Kelly Thomas verdict: Family wants officers to face federal charges

Two former Fullerton police officers were found not guilty Monday in the beating death of Kelly Thomas and charges against a third officer will be dropped.

Family and supporters of the homeless schizophrenic man, who died after a violent 2011 altercation with police, are now hoping federal authorities will step in.

Ron Thomas, Kelly’s father and a former sheriff’s deputy, said he hoped that the U.S. Justice Department would file federal charges against the officers. The FBI had been investigating and monitoring the case.

“I’ve never seen something so bad happen to a human being, and have it done by on-duty police officers,” Thomas said. “And they can walk away scot-free.”

Laura Eimiller, a spokeswoman for the FBI’s Los Angeles field office, said the agency opened a civil rights investigation into the case in 2011. Now that the state court trial has concluded, she said, “investigators will examine the evidence and testimony to determine if further investigation is warranted at the federal level.”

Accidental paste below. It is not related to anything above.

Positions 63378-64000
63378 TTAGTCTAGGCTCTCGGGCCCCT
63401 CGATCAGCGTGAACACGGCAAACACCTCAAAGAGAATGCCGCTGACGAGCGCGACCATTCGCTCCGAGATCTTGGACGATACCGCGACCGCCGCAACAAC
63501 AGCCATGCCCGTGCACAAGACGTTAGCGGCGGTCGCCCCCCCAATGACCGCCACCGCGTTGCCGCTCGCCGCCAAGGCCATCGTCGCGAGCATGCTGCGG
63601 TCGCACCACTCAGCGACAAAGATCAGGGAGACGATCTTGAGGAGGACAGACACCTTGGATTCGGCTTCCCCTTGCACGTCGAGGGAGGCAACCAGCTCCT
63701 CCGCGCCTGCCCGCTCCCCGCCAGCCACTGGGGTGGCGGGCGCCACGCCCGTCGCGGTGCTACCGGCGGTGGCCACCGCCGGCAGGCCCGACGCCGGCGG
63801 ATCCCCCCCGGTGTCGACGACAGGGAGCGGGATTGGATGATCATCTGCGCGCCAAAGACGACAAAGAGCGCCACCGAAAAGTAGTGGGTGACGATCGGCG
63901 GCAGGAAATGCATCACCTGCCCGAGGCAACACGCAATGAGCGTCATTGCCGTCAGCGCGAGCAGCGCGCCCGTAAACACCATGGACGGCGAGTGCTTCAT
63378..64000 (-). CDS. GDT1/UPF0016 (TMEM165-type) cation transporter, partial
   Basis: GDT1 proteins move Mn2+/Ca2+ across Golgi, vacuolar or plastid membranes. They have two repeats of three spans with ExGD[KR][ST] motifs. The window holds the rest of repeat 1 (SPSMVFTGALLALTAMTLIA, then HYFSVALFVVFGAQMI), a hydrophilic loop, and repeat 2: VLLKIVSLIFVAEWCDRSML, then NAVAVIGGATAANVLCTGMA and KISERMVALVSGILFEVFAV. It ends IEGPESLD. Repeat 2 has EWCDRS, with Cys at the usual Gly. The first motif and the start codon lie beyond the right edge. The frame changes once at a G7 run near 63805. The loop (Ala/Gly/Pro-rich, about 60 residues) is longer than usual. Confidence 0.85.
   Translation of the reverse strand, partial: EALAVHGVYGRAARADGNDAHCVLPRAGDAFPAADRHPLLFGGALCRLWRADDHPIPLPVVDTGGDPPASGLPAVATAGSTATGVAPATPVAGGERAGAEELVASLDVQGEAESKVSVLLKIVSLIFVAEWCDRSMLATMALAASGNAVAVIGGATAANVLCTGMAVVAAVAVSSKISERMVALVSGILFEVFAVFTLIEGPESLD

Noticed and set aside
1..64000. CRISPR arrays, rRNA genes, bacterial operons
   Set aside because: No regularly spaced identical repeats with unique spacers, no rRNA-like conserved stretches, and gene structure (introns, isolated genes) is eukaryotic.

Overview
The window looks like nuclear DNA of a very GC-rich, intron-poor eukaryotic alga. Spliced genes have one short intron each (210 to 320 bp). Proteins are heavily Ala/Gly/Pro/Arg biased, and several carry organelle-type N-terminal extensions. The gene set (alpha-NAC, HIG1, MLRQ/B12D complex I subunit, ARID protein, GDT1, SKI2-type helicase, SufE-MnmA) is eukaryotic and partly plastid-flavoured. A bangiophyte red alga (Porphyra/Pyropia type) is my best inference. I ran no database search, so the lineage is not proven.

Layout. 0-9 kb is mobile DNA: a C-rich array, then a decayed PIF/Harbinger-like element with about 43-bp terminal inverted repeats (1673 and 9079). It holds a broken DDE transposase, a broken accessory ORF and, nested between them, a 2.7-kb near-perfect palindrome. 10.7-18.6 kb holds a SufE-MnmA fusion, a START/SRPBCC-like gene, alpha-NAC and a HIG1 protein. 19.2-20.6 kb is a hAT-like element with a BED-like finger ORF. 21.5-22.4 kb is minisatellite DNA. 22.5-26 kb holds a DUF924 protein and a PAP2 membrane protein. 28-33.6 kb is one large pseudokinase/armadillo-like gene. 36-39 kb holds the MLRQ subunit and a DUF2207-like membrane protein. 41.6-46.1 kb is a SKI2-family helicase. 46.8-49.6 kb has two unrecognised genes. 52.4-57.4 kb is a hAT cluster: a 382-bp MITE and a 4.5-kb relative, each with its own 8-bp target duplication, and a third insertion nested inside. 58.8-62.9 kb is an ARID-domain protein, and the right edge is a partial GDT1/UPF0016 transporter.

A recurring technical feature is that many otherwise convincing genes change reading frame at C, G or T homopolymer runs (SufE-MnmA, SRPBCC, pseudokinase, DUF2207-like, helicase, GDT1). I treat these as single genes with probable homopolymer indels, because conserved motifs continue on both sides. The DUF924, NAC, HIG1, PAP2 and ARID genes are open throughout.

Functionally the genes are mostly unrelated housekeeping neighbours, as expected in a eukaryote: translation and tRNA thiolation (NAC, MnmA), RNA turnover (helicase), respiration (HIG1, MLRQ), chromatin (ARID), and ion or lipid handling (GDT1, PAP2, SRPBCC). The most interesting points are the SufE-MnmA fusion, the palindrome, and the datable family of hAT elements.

The verdict came after nearly three weeks of testimony from 25 witnesses in an often-packed Santa Ana courtroom. At the heart of the trial was the 33-minute surveillance video, synced with audio from recorders worn by officers.

Orange County District Attorney Tony Rackauckas, who prosecuted the case himself, said the trial was fair.

“I would do the same thing again,” he said. “I think it’s a matter that the jury had to see.”

After the jury returned the not guilty verdict -- after about eight hours of deliberation -- Rackauckas said he would not continue to pursue a case against Officer Joseph Wolfe, who was charged with involuntary manslaughter.

Monday night, dozens of people gathered at the Fullerton transit depot not far from where Kelly Thomas was beaten by police in the summer of 2011.

More protests and vigils were expected Tuesday and over the weekend.

Curtis Gamble, 53, who is homeless, said many of his friends witnessed the beating.

“They didn’t get a chance to testify,” Gamble said.

He recalled sleeping on benches at the station and waking to see Thomas sifting through trash cans at the site.

Some of the approximately 100 people who gathered at the site, known as “Kelly’s corner,” were crying. Others waved signs that said “No More Killer Cops” and “Change 4 Justice.”

Near a memorial lighted by candles, people signed a guest book. Among those in the crowd was Thomas’ mother, Cathy.

“To know all of these people are out here still supporting us means a lot,” she said, her eyes teary. “It seems like everybody we talk to was in agreement: It was murder.”